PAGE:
May 7, 2004

Former NFL Player Tackles Engineering

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Most professors in the College of Engineering have resumes that include bachelors, masters and doctorate degrees, research publications and field experience. Their backgrounds do not include a career in the National Football League.

Enter Prof. Matthew Miller, mechanical and aerospace engineering, former offensive lineman for the Cleveland Browns from 1979 to 1983. After starting for three years at tackle for Colorado University, Miller played in Cleveland for four years and then moved to the Denver Gold of the United States Football League for two seasons.

Raised in Durango, Co., Miller, like many boys his age, had eyes for the gridiron. “As a kid, growing up in a small town, I think that was the dream, to play for a team in the Big Eight,” he said.

The young Miller also had an affinity for engineering-related activities. “I knew I liked technical things. I liked building things — I liked tearing things apart, in terms of trying to understand things. I grew up in the mountains in Colorado, so my major, Geology, was one of trying to understand some of that process,” he recalled.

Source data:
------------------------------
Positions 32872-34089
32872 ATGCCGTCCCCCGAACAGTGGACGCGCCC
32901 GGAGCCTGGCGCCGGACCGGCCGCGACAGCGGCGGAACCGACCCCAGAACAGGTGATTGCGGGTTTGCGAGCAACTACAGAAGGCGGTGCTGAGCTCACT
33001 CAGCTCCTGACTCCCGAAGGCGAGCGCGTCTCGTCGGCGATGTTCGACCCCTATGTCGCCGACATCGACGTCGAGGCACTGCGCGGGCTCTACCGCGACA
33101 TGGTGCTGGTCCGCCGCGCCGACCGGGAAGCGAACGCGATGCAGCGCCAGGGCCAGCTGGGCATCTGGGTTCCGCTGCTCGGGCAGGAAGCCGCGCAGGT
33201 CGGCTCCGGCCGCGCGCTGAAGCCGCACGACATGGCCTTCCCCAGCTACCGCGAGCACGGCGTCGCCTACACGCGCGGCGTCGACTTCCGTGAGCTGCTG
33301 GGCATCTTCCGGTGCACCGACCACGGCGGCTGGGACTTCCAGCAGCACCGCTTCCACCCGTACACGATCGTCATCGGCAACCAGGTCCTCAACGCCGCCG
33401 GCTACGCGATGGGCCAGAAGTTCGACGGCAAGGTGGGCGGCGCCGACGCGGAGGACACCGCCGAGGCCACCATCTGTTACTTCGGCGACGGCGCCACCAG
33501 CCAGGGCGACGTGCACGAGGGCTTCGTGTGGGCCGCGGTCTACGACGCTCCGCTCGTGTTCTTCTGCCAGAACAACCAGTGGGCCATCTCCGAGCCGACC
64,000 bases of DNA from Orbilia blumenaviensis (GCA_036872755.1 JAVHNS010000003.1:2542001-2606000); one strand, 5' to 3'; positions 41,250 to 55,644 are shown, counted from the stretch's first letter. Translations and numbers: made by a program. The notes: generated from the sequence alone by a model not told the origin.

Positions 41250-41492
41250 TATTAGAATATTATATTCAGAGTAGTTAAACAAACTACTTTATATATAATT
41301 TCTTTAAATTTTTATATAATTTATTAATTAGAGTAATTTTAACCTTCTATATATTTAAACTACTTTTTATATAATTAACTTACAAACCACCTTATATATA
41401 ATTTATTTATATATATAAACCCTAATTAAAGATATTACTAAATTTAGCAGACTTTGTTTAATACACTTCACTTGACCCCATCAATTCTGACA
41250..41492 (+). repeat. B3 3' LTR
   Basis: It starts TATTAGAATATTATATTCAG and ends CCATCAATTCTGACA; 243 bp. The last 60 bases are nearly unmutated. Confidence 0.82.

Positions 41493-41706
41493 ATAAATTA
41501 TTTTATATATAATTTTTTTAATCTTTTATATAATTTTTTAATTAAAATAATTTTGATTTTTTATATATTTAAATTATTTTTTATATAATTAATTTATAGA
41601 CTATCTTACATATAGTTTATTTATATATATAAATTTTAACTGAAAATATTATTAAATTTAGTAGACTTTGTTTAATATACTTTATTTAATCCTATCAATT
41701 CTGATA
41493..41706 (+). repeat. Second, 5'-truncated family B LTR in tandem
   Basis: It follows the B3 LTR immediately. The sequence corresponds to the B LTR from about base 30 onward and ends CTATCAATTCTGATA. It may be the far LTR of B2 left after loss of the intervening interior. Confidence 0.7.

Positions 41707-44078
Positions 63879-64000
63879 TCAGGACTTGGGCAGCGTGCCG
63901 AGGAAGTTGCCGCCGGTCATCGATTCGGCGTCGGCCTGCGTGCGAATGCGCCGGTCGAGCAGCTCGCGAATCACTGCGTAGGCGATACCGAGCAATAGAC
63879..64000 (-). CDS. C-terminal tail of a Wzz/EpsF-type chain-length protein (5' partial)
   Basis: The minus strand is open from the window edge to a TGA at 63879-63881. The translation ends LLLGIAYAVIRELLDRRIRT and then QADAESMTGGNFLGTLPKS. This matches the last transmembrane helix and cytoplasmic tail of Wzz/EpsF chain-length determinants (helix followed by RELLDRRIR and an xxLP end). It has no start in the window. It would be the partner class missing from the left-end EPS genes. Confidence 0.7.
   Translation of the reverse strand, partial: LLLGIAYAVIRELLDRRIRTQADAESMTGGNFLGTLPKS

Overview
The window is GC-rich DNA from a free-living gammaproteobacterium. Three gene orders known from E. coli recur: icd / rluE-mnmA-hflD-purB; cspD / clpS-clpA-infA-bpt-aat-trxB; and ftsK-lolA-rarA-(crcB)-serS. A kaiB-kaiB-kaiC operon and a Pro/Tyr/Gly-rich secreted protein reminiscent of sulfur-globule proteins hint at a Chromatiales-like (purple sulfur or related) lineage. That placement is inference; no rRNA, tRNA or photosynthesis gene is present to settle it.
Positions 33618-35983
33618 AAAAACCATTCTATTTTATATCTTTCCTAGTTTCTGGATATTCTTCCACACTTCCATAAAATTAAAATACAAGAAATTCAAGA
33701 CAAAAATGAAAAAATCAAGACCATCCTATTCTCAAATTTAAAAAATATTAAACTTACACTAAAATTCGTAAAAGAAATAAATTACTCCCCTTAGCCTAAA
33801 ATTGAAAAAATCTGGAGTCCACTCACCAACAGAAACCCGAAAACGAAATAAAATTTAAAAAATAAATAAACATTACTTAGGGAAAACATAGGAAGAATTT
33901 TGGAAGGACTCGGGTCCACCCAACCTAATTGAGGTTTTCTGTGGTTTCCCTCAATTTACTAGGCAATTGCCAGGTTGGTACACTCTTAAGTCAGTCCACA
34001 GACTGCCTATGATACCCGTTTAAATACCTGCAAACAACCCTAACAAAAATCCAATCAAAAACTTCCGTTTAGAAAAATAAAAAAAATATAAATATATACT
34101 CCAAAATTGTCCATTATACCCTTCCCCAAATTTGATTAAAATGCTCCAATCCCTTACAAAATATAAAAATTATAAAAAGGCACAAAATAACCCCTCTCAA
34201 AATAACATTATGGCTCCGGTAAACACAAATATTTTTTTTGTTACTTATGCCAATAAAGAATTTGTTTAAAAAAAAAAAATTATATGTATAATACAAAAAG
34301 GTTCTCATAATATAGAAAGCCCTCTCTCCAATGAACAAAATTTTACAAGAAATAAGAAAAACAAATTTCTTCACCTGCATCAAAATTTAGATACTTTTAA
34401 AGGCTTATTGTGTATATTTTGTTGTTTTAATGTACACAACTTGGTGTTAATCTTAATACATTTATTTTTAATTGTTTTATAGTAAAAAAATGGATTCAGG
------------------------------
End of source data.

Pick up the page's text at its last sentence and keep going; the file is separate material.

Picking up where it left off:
Some of Miller’s curiosity for engineering came from his father and grandfather. “My dad and grandpa weren’t educated engineers, but that’s what they did. They worked with their hands and they built things,” he said.

Miller’s years at Colorado included some very successful seasons. “One year we won the Big Eight, went to the Orange Bowl, played against Woody Hayes and Ohio State. My senior year I was All-American and was drafted by the Cleveland Browns, fourth round. At that point, that was what I wanted to do.”

“I tend to do things full go. When I’m focused on them, that’s what I’m most focused on. So when I was playing football — that was what I was doing,” Miller said. When his football career ended due to recurring injuries, Miller’s focus shifted to a new stage of his life.

While playing in Cleveland, Miller put his geology degree to use during the off seasons. “I had been working in the off seasons for an oil and gas company in Cleveland as a geologist — going out on rigs, catching samples and doing the prospecting for a little oil and gas company. We had our wells down in southeast Ohio,” he explained.

However, the end of Miller’s football career coincided with the collapse of the oil and gas industry in Ohio. As a result, Miller fell back on his passion for mechanical processes and set his sights on a career in engineering.

“When you’re a kid growing up in Colorado and you want to be an engineer, the school that is the pinnacle is the Colorado School of Mines. So [my wife and I] moved back to Colorado and I did another B.S. I was able to do it in two years because I had a lot of stuff that transferred. I had a 4.0, never got a B — I was just so totally jazzed about school. When I was 30 years old I had a totally different outlook from my freshman counterparts,” he said.